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The Sad State Of Our Television Industry



The Sad State Of Our Television Industry

We have innumerable TV shows, but so little to be proud of

Even those who don’t care for Indian television know that Sony’s Pehredar Piya Ki — a show about the love story of a teenage girl and a 10-year-old boy — was recently pulled off air. Reason: the audience has no time, nor tolerance for bad content anymore. So is our television industry finally on the brink of change? We think not!

TV Serials: Then & Now

Back in the 80s and 90s, there were but a few TV channels and fewer serials.

Still, they managed to form a connect with the audience with their simple, honest scripts.

Remember Nukkad, Dekh Bhai Dekh, Saans, Hum Paanch and Malgudi Days? On a warm Sunday morning, you could hear the soundtrack of Mahabharata playing in every house.

Today, we have innumerable channels and serials, but so little to be proud of.

Megha Gupta, 33, a piano teacher based out of Gurgaon, agrees, “The quantity killed the quality. I remember when cable TV came to India in the 90s – there were only a few shows, but they had a lot to offer. Now, the choices have increased many folds, but the urge to watch them is no more.”

Rise of the ‘K Serials’

Hindi television in the 21st century took a rather unfortunate turn thanks to Ekta Kapoor, the mega mind behind the famous ‘K serials.’

These shows were characterised by a K in their names (Kyunki Saas Bhi Kabhi Bahu Thi, Kahaani Ghar Ghar Ki, etc) and an over-dramatic saas bahu theme.

All of them had the same plot and similar characters, yet their initial success led to the production of many more baseless dramas. And the trend continues till date.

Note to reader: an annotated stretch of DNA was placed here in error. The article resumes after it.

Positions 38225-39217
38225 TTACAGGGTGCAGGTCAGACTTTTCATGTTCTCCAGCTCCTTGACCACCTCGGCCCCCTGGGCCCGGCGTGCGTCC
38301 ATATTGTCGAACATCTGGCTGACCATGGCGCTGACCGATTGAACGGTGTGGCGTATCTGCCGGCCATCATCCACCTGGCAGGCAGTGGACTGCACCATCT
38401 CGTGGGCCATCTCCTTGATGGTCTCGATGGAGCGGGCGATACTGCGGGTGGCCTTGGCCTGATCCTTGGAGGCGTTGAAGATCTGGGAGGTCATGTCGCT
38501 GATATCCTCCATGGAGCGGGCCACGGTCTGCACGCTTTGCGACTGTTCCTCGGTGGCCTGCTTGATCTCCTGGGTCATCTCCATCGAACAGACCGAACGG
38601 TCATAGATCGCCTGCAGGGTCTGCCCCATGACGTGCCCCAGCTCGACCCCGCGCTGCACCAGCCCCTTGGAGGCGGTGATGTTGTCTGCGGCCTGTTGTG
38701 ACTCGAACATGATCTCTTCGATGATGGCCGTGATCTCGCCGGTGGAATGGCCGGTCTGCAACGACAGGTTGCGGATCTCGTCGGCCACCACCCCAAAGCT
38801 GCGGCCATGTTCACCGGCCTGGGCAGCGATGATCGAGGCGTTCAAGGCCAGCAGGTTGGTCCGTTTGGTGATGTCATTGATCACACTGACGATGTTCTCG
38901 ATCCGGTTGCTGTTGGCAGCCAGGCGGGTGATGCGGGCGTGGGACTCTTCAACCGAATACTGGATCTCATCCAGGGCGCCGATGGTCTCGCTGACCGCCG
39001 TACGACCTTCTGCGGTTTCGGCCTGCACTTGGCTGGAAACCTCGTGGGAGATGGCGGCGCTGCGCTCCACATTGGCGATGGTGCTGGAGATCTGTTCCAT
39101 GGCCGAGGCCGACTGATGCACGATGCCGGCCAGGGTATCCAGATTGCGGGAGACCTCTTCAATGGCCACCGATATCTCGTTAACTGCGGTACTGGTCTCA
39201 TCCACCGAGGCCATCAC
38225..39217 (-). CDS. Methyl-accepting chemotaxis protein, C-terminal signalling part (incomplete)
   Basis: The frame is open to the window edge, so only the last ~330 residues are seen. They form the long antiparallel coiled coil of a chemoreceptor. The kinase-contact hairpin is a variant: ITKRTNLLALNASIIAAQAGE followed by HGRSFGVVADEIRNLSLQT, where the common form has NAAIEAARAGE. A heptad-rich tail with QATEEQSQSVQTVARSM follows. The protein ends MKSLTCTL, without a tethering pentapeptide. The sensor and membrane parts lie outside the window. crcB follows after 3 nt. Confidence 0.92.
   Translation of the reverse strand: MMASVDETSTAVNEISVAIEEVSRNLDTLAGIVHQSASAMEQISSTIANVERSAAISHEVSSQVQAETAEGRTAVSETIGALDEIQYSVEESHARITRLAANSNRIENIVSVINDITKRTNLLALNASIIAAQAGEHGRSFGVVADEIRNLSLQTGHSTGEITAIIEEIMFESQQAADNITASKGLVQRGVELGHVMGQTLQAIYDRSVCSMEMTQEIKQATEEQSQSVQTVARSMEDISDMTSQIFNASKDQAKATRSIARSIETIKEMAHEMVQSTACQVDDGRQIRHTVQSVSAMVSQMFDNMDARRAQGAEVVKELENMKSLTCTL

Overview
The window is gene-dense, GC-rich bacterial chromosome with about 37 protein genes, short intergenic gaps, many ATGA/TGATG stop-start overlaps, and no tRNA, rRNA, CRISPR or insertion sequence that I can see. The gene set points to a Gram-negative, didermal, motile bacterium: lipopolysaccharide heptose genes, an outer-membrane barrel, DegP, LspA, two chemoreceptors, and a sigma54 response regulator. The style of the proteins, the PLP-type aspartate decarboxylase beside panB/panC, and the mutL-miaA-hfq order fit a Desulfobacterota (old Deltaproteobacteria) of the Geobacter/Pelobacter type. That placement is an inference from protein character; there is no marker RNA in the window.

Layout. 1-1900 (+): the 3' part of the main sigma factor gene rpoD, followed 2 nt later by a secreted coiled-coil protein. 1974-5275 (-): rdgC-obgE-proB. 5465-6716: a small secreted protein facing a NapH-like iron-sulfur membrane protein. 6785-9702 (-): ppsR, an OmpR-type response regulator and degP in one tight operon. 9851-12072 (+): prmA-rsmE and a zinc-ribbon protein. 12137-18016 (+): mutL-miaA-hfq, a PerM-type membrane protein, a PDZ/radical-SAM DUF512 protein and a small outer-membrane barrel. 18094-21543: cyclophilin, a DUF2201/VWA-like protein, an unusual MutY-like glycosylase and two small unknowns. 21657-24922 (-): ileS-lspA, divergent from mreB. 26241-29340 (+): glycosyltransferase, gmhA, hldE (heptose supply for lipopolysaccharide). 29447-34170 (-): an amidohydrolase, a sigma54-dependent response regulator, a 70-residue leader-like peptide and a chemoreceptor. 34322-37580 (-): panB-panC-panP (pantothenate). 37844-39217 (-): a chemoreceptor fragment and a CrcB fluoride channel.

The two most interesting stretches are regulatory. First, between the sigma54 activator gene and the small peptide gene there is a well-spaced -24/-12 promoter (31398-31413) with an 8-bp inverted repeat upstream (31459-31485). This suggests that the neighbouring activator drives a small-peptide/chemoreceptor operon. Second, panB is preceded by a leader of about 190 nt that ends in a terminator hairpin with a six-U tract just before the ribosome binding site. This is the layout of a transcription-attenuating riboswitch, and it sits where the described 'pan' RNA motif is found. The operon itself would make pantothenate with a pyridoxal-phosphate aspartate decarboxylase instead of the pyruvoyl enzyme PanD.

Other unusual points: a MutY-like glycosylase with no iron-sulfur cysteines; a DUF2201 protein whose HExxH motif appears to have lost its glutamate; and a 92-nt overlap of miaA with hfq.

As Girish Jain, 30, tells us, “These TV soaps are aired six days a week – day and night – and have entered a monotonous phase. I wish they had some sort of a message or excitement, and not just melodrama.”

Well Girish, we hear you. Hindi serials these days go down the same beaten path of melodrama, family feuds and conspiracies.

One of the leading serials actually showed the protagonist turn into a housefly because the writers ran out of ideas to pull TRPs!

Change Is Possible

The current audience for Hindi TV soaps is women in the age group of 35 to 60 — a mix of working professionals and housewives. They seem to like the run-of-the-mill dramas, and who can blame them? There’s nothing better on offer.

But TV channels need to consider the millennial generation — men and women in their 20s and early 30s. Are they going to consume the same content? Nope.

They’re already clued in to top quality content thanks to Netflix India and Amazon Prime. If Indian television offers creativity, they will embrace it with open arms.

And we’ve seen that happen with good Indian shows like Rensil D’Silva’s 24 starring Anil Kapoor. Gen Y’ers loved it!

Banker Bharti Mitra, 27, tells us, “I wish our TV serials had a pre-planned storyline and they stuck to it. But the fact remains that, if the demands of the viewers don’t change, the television industry just won’t bother to change.”

Now that Bollywood has been accepted in its new avatar with bold, intelligent cinema, why can’t TV follow suit? Here’s hoping that millennials ask for more – and get more – from Indian television in the years to come.

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A wife, a mother and a blogger and has gradually managed to handle all three together (though not without coffee). Shilpa is keen on pursuing her lost dream of becoming a writer. She likes to eat and wants to reduce at the same time.

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